And how exactly is that a problem for you?

      I mean, If you advocate that countries should have a 40 hours + work week, then do so inside you country. The french can take care of themselfes (mostly ;-)) and if they think that a 35-hour work week is a good thing overall for the country, then let them go for it, and we'll see how long they can keep their economy afloat.

      You know; in other countries people tend to choose what's

  • Missing Option (Score:5, Interesting)

    by DaveAtFraud (460127) on Monday October 20, 2003 @09:39PM (#7266636) Homepage Journal
    I e-mailed Scott with a late nomination of SCO as the weaseliest company and Darl McBride as thw weaseliest induhvidual but apparently nominations were closed for this year.

    Oh well, there's always next year. And at the rate the various cases are dragging out, the year after that, and the year after that, ...
    • Mr. Adams seems to be very observant, so one can understand him not putting Daryl McBride and SCO in an award poll for weasels.

      Besides it being terribly insulting to the weasels to have them in such a poll, SCO and it's CEO would (IMHO) be better classified as asses - as in "having the same countenance as the un-washed behind of a warthog".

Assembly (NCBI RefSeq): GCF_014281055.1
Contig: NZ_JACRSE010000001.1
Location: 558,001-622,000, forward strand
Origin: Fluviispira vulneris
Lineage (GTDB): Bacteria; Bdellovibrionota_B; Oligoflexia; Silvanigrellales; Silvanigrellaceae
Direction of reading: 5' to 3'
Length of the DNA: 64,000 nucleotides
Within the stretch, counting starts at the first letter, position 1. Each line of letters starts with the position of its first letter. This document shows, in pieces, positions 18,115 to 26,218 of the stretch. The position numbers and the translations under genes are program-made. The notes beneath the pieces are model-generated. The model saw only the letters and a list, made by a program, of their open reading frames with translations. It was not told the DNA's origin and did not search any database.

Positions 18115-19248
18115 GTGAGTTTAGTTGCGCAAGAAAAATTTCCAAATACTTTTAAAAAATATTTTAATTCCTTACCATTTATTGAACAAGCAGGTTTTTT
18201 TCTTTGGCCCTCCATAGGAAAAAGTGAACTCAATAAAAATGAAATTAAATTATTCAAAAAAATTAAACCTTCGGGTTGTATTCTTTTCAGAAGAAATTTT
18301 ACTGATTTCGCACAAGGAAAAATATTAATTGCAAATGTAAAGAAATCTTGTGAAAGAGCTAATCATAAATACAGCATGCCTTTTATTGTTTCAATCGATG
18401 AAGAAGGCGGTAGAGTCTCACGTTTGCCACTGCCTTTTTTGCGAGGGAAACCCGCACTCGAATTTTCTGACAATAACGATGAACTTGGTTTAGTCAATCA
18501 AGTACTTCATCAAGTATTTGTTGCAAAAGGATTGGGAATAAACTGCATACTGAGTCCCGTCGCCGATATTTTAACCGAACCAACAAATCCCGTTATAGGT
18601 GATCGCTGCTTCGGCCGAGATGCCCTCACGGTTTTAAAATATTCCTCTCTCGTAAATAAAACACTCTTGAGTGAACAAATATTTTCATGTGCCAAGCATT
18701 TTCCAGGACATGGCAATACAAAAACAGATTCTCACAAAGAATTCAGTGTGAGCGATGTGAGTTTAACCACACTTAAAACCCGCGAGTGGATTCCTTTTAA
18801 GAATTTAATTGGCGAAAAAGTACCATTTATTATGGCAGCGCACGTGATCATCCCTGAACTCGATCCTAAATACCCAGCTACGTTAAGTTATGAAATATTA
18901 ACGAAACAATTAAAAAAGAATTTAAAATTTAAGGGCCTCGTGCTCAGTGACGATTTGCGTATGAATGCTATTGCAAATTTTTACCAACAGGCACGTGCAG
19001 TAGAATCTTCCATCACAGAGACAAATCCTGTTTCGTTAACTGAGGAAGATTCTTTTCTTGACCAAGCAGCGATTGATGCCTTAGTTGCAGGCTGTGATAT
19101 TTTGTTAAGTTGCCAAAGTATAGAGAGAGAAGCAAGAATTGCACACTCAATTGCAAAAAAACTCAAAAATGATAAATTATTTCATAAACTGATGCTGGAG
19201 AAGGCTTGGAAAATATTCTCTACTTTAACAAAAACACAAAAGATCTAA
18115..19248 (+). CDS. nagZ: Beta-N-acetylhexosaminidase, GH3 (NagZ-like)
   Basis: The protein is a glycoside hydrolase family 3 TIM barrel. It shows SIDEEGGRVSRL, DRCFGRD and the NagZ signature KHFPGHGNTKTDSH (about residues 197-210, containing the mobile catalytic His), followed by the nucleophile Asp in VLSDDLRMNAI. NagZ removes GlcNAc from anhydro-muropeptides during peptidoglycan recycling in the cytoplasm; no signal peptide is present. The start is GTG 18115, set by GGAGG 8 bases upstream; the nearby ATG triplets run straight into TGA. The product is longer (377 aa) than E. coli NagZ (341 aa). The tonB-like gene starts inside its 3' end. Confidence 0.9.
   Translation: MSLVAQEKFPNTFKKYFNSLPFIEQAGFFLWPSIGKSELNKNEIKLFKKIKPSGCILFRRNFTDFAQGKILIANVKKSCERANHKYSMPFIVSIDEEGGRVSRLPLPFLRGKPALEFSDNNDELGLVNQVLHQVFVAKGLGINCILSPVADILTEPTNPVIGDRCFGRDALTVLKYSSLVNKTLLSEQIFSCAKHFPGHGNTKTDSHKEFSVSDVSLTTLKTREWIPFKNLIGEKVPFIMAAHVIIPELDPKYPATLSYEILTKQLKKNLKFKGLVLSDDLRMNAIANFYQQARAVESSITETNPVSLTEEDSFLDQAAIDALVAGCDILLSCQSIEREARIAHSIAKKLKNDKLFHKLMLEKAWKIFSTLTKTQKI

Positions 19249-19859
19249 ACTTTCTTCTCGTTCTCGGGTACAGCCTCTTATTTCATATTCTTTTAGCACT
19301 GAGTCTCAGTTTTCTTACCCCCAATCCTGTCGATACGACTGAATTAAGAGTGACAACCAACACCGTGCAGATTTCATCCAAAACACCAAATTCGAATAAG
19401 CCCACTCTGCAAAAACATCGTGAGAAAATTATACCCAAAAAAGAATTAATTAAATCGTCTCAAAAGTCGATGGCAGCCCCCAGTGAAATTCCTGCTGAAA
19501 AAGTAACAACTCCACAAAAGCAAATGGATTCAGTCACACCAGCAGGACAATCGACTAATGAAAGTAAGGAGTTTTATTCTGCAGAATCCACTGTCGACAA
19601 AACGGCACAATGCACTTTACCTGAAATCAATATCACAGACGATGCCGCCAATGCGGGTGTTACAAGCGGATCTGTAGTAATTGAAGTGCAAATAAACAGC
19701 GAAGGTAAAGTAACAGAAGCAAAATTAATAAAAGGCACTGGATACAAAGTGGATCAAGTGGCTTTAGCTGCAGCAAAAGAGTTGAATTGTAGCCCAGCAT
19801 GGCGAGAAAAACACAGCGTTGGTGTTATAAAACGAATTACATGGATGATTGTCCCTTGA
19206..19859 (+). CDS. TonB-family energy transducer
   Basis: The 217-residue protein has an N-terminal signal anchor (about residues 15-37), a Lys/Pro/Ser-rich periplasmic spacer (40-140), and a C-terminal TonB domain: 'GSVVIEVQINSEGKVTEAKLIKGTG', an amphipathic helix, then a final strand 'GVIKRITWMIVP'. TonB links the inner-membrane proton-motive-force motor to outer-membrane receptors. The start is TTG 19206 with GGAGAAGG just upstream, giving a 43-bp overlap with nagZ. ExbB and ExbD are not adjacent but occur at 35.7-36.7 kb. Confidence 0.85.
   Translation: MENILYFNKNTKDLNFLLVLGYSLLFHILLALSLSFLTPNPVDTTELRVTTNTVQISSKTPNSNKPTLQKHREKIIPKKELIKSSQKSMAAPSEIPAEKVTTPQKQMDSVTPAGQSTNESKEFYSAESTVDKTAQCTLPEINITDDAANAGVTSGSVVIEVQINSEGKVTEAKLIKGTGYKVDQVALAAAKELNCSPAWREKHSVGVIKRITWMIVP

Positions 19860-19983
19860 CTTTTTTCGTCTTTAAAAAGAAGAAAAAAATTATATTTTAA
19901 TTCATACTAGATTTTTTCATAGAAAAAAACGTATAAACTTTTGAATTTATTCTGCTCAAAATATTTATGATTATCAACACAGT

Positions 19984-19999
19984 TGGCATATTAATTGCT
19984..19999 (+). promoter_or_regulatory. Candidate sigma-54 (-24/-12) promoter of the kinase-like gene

HTH. HAND.

      Soko

    • Everybody's heard of Microsoft, Dubya, France, and politicians. The tactics of the RIAA have been making mainstream press.

      SCO and Darl McBride are hardly household words in any country, and certainly not in America.

  • "A person regarded as sneaky or treacherous." From http://dictionary.reference.com/search?q=weasel So.....how in the hell is Saddam Hussein less treacherous than George W. Bush, Michael Moore, Yasser Arafat, and Jacques Chirac?
    • I'm sure it's easy to define weasels only as those who you believe have had a direct impact on your life whenever you are morally equivalent or ignorant to history (or both).... There are a ton of people who think that (ahem) Israel needs to "give Palestine back to the Palestinians", and a ton of people who thought Iraq should not have been held to UN weapon restrictions unless the USA are held to the same standard.
  • That they rated our President the Weasliest Individual, but they still rated the Democrats more Weasley than the Republicans.